Bottle Rockets is a downloadable indie sci-fi platform game by James Earl Cox III set to the song "Alberto Balsam" by Aphex Twin. It is a short, artistic work that's worth going into unspoiled, but suffice to say it is about an astronaut deep in space, aboard a station where things have gone seriously wrong, a daughter with a message for her mother, and the wide range of emotions in-between. Its been rated quite highly in the smattering of Game Competitions it has been submitted to, including the Nar8 Storyteling Jam, the GameJolt GlitchJam, and the "Women Are Too Hard To Animate" Jam, so expect a compelling plot, a whole lot of graphical flickering (epileptics take note), and smattering of X chromosomes to keep things interesting.
Move and jump with the [arrow] keys, making your way to the exit on through each disorienting section. Call me a sucker for emotionally manipulative stories about space, whether they're Analogue: A Hate Story or Twin Spica, but Bottle Rockets made me feel a whole bunch of feels, and I'm happy to say so. While often a glitched-out aesthetic is a distraction, existing for visual interest and little else, here it is integrated quite well into both plot and gameplay. The rapid deterioration of the space station represented well by the flickers and skewing of the screen, with the smashing jump cuts effectively moving both sides of the story along in concert. Bottle Rockets puts together a slow immersive build that, while undoubtedly swiping a few inspirations from Alfonso Cuarón (not to mention Elton John), is resonates without belaboring the themes to the point of maudlinity. It's the kind of game you'll want to play when you're in the mood for a sad song, sipping a cup of tea, and looking up at the night sky through your computer desk's window.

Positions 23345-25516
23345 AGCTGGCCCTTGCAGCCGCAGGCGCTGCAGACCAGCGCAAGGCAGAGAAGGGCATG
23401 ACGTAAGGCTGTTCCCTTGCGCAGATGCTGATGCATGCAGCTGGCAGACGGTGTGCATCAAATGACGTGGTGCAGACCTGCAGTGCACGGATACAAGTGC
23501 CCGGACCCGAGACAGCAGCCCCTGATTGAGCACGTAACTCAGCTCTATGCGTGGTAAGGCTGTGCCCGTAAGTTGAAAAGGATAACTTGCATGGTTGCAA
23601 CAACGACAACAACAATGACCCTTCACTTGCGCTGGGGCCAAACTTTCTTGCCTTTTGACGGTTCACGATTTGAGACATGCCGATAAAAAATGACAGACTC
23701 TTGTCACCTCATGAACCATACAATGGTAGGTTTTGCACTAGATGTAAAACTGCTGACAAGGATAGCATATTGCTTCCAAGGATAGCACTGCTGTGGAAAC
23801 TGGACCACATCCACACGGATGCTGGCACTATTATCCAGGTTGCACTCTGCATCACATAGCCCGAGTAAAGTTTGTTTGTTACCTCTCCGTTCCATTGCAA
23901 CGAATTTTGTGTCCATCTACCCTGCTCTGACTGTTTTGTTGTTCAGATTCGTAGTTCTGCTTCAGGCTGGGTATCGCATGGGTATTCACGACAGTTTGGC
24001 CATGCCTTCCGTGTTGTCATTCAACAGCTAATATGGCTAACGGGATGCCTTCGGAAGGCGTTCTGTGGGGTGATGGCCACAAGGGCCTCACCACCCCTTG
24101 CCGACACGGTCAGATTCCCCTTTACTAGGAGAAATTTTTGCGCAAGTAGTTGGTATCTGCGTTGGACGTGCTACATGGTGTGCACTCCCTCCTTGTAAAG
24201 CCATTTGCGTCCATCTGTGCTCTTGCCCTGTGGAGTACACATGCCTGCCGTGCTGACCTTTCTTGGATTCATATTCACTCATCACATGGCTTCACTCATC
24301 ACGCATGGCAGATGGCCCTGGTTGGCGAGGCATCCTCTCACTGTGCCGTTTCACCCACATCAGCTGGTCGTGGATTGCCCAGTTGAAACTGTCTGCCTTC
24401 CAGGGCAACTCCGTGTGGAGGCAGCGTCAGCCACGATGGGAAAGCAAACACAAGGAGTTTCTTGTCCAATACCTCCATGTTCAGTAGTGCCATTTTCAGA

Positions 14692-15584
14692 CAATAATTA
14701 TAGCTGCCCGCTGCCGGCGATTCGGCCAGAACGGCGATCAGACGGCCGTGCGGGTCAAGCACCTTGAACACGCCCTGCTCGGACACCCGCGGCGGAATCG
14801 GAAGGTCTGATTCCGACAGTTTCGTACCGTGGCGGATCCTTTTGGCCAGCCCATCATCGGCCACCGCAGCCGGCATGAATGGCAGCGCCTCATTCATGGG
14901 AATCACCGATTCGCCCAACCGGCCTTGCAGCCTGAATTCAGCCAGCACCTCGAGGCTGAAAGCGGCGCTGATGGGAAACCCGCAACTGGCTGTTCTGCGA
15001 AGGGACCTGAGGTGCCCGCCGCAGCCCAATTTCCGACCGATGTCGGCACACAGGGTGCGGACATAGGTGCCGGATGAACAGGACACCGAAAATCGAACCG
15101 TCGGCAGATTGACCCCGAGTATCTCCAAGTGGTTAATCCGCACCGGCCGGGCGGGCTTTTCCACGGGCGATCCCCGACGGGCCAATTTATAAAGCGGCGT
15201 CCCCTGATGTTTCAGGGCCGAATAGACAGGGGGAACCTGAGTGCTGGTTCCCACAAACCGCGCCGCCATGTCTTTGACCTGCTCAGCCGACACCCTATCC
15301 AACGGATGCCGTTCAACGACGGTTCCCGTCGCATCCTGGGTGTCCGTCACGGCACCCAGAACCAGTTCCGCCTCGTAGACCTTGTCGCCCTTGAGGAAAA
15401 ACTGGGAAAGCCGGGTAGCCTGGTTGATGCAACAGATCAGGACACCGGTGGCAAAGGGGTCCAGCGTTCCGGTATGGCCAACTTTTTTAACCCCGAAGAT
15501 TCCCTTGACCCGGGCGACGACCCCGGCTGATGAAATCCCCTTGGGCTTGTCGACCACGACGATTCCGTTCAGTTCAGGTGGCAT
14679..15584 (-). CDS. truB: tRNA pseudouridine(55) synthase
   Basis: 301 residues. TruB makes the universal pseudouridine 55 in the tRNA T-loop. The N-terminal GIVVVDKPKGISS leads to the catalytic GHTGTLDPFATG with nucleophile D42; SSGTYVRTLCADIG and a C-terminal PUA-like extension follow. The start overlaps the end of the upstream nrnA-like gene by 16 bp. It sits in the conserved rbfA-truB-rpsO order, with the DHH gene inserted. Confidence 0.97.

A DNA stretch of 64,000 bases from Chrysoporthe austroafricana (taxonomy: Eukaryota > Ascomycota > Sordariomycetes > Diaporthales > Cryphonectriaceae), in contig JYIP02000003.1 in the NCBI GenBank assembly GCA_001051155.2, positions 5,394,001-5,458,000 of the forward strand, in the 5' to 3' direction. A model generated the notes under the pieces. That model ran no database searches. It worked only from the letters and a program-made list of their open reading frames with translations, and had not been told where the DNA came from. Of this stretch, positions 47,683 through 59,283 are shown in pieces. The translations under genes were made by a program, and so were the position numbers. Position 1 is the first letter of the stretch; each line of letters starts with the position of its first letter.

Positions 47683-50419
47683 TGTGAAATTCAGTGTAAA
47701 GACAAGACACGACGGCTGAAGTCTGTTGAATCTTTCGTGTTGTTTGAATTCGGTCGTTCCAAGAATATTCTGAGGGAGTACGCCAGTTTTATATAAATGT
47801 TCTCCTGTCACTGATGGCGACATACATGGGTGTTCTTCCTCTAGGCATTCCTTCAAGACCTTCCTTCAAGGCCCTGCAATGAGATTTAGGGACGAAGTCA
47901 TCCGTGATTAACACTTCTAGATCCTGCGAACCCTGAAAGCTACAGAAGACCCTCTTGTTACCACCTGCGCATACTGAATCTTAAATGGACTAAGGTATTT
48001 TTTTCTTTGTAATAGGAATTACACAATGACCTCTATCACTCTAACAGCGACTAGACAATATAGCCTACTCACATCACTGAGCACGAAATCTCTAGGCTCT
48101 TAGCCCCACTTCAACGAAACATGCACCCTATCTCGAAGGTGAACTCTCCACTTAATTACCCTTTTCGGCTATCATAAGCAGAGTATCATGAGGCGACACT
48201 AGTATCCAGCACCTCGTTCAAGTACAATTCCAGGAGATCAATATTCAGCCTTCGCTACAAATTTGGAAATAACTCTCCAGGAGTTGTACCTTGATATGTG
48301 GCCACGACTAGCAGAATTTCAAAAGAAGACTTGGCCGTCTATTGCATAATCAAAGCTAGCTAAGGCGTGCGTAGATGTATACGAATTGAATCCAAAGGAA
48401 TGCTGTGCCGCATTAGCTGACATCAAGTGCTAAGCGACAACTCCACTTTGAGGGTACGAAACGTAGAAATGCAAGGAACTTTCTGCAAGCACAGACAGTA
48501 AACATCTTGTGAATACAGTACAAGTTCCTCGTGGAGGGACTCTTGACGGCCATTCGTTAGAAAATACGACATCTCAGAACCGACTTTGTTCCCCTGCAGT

Download the free full version
Mac OS X:
Try Boot Camp or Parallels or CrossOver Games.
I played this a while ago - it's a terrific little game. The platforming's not particularly deep, but then I was also racing through it as quickly as possible just to get to the next bit of exposition. Great sense of building tension, as well.